“What is clear is that this trial demonstrates that this ASO safely and effectively reduces the Lp(a) concentrations and therefore strongly supports the idea of going forward with a cardiovascular outcomes trial,” he said.

“However, as we’ve just seen with CIRT, in order to fairly test the Lp(a) hypothesis, it is absolutely critical that we can reduce Lp(a) enough that we can produce a clinically meaningful reduction within a short-term trial,” Ference stressed. “And therefore the results of this study would suggest that this [trial] should enroll those participants that have a baseline Lp(a) level above 60 or 70 mg/dL to achieve a target median Lp(a) level of approximately 100 mg/dL and the dose should probably be 20 mg, administered weekly to achieve an approximately 65 or 75% relative reduction in Lp(a). [This] should translate into an approximate 70-mg absolute reduction in Lp(a), and that absolute reduction should translate into an approximate 15 % reduction in the risk of cardiovascular events.”

If the trial is conducted with other doses of the ASO, he continued, “they may not produce large enough absolute reductions in Lp(a) to translate into a clinically meaningful benefit.”

Commenting on the study for TCTMD, Michelle O'Donoghue, MD (Brigham and Women’s Hospital, Boston, MA), said that she “conceptually” agreed with Ference, that “you’re going to have to see a large reduction in Lp(a) to translate into meaningful clinical benefit; however, in terms of how large that absolute reduction needs to be remains an area of controversy.”

Also “hotly debated,” she said, is the target population for a phase III trial.

“If we are talking about enrolling people whose Lp(a) is 60 or 70 mg/dL, which is likely what will need to be done in a phase III study population, that’s going to limit the number of patients who could potentially be enrolled,” O'Donoghue explained. “That being said, the 80th percentile [from which dose-efficacy calculations were derived] was based on a healthy population, and we know that baseline levels may be higher in higher risks patients with established atherosclerotic disease.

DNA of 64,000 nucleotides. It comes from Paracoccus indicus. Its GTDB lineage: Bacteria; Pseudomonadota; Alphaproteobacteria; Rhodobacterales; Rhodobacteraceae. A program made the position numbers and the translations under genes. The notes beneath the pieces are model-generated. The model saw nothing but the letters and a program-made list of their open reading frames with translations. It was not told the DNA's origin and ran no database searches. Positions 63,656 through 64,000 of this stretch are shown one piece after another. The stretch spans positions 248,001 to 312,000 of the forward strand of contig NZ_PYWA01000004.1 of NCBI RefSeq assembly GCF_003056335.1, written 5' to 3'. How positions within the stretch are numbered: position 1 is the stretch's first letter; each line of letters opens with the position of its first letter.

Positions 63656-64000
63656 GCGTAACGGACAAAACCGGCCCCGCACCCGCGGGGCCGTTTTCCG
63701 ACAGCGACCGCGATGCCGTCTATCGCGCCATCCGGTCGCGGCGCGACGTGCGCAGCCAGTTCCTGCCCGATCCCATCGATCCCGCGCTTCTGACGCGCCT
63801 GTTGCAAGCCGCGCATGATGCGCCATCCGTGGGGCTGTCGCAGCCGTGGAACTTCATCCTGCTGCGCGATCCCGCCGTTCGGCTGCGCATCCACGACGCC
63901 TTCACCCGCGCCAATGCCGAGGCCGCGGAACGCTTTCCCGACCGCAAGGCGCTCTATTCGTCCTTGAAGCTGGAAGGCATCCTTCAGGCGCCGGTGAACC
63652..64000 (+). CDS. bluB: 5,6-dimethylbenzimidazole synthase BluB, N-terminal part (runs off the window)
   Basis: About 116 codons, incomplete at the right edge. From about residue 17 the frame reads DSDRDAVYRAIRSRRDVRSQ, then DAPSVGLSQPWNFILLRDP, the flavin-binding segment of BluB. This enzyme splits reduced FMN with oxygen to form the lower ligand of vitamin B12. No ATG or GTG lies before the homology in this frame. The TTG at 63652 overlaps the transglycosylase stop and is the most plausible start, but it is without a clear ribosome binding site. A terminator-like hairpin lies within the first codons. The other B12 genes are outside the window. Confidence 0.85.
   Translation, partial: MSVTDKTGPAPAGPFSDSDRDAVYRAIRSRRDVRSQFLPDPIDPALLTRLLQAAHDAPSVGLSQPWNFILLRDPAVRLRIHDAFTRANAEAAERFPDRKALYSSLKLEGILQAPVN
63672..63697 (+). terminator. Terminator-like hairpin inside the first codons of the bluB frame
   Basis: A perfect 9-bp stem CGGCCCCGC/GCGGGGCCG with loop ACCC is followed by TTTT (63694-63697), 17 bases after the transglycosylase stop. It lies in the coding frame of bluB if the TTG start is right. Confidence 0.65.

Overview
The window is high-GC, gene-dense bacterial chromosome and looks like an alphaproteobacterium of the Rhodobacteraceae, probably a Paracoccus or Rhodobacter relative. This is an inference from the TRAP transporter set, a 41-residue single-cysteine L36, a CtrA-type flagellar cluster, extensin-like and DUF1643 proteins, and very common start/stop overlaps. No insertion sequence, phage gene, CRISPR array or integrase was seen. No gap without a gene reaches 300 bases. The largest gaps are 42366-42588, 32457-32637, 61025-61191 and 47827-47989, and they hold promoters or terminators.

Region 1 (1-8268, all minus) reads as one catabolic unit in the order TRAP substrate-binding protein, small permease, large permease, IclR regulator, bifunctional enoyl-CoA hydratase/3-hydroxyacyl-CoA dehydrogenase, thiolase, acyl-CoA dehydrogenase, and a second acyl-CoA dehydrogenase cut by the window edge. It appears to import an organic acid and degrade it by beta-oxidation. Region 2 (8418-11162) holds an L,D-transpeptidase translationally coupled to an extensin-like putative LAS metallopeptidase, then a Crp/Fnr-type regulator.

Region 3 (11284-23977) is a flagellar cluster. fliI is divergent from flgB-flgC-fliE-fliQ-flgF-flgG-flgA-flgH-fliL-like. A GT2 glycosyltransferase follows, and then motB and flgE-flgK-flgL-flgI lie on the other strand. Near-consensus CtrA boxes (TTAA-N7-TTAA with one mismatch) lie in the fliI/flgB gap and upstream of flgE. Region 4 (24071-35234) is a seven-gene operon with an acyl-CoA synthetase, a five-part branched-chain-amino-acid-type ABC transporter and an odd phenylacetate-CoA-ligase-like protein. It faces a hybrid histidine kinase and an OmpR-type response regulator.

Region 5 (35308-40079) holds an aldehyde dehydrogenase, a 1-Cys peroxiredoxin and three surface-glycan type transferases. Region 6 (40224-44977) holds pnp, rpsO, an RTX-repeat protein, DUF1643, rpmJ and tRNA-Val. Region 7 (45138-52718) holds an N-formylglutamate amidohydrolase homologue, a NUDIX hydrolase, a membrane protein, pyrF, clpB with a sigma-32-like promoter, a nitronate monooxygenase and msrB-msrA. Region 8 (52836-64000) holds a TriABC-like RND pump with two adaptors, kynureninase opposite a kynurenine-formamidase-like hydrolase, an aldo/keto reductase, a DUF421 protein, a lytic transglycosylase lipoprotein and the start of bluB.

“The challenge for phase III,” she continued, “is that I think there will be a large number of screen failures if you’re trying to identify people who have sufficiently elevated Lp(a) that appears to be meaningful to enroll them in the study. That doesn’t mean that, in the future, if there is clinical benefit for the drug, that it will necessarily be restricted to patients with high Lp(a) concentrations. But until we have a handle on the magnitude of the benefit, it forces your hand to some extent to enroll those higher-risk patients who are going to have larger absolute reductions in Lp(a) with this drug.”

  • Tsimikas T, Karwatowska-Prokopczuk E, Gouni-Berthold I, et al. Safety and efficacy of AKCEA-APO(a)-LRx to lower lipoprotein(a) levels in patients with established cardiovascular disease: a phase 2 dose-ranging trial. Presented at: AHA 2018. November 10, 2018. Chicago, IL.

  • Tsimikas is an employee of Ionis Pharmaceuticals, has patents with UCSD, equity in Oxitope and served on advisory boards for Boston Heart Diagnostics.
  • Ference reports receiving research grants from Merck, Amgen, Esperion, Novartis; honoraria from Merck, Amgen, Sanofi, Regeneron, Medicines Company, Pfizer, and KrKa and serving as a consultant/advisory board member for Merck, Amgen, Sanofi, Regeneron, and Esperion.
  • O’Donoghue reports research funding from Eisai, MedCo, Amgen, GSK, Janssen, and AstraZeneca.